True, BUT assume I am Safaricom with maybe 70% of my infrastructure on Huawei and want to hire a Telco Engineer.
I prolly would get a candidate who has the Telco degree (the principles) and the Huawei Certification as the added advantage.
The other way around it would be that I hire then send the candidate back to finishing school for some hands on training.
Universities providing both principles and skills will have an advantage.
On a light note, Imagine teaching Blockchain Technologies using only Satoshi\’s Paper (the principles) and not having access to say IBM Blockchain platforms to provide students with some Lab exposure. The ones with Lab exposure will often stand out.
Having said that, there are those who \’cram\’ and pass vendor-certificate exams without really learning the principles. That is also a major risk to employers.
On Sunday, March 29, 2020, 07:37:26 PM GMT+3, Noah <firstname.lastname@example.org> wrote:
I agree that a cocktail of standard principles and *mutlivendor* sythax should be the approach that can go on to see us provide better skills transfer.
I only caution us from repeating the old and outdated approach of only focusing training on one vendor since this only goes to help promote the vendors products in our markets rather provide true knowledge.
Employers should careless about Cisco or Juniper or Huawei but rather seek knowledgeable candidates who understand technology rather than people who have crammed how to implement a specific vendor sythax.
On Sun, 29 Mar 2020, 19:26 Walubengo J, <email@example.com> wrote:
Maybe we can do both. Teach the principles as well as offer exposure to one or several of the vendor technologies (whichever that maybe). I always find such an approach much more enriching and complimentary in my classes.
Teaching \’principles\’ without offering some practical vendor sessions is like teaching Wordprocessing – without using MS-Word/OpenOffice/etc because you are trying too hard to be vendor-agnostic 😉
In short, I do appreciate the need to teach principles but also appreciate the need to use vendor specific examples/labs to drive the point home.
On Sunday, March 29, 2020, 07:03:16 PM GMT+3, Noah via kictanet <firstname.lastname@example.org> wrote:
The intermittent ip networks and grid-power aside.
Am curious to know why in this day and time and day, we are still focusing on vendor specific trainings.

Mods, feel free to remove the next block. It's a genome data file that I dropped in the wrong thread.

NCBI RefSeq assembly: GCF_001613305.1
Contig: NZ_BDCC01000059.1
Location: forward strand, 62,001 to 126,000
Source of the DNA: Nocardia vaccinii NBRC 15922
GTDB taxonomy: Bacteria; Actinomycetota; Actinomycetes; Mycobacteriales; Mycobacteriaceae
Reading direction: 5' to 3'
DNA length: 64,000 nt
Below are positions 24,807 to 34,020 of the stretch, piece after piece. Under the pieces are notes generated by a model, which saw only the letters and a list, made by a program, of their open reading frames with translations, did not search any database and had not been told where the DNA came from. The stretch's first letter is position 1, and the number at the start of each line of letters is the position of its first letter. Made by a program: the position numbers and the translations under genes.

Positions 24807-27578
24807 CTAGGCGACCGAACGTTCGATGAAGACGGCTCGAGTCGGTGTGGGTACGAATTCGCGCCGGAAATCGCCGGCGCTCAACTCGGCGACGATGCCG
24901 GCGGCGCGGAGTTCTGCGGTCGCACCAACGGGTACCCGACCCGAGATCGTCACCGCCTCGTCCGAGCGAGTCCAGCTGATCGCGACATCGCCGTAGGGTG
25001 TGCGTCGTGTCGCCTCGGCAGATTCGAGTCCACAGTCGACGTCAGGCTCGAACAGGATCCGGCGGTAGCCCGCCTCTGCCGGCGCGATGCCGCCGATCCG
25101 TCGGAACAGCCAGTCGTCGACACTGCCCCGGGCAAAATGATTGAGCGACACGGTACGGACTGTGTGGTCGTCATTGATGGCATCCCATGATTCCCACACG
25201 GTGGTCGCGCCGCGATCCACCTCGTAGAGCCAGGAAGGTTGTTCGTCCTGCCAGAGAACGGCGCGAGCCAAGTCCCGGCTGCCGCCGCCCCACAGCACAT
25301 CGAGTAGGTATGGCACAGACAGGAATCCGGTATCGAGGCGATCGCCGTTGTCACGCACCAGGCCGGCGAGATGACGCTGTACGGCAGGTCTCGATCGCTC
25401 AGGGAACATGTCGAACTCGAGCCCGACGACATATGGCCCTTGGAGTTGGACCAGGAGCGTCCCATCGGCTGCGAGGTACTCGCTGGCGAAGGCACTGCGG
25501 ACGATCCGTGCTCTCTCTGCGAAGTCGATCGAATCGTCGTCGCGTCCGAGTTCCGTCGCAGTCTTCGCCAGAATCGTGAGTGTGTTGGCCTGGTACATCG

During earlier 2000\’s we focused so much on the Cisco\’s, then somehow the Junipers and today we are seeing the Huawei syntax.
Shouldn\’t we be focusing in todays Africa on teaching standard protocols even at a fundamental level and cocktail of vendors sythax rather than continually pushing some specific vendors technology which indirectly markets their kit as defacto to those we keep imbibing the skills too.
Just my thoughts….
On Sun, 29 Mar 2020, 11:28 Kelvin Kariuki via kictanet, <email@example.com> wrote:
This is very true Barrack, I have been teaching a live online class on a Huawei Certification in the past weekusing Zoom and some of my students, who are on different parts of the country, have really had issues keeping up because of poor internet connections and regular disconnections. Thank God Zoom has a feature to record the classes but for sure this is something that we need to look into.
PS: All my students are using Safaricom as Huawei Kenya offered them with credit cards to buy internet bundles in order to be able to learn online. The trainingI\’m doing is Huawei Certified ICT Associate (Routing & Switching)
On Sun, Mar 29, 2020 at 11:14 AM Ali Hussein via kictanet <firstname.lastname@example.org> wrote:
You got that right. Both Safaricom and Zuku have been intermittent over the past few days. Let\’s not even start with Kenya Power…
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On Fri, Mar 27, 2020 at 1:07 PM Barrack Otieno via kictanet <email@example.com> wrote:
It seems the quality of our Infrastructure is taking a hit as more people are working from home. Talking to friends from different corners of the countries across different Networks, there seems to be a challenge. I hope the Communications Authority is paying attention. The Internet and Infrastructure service providers should not just focus on free Internet and double speeds, quality of the connection is critical.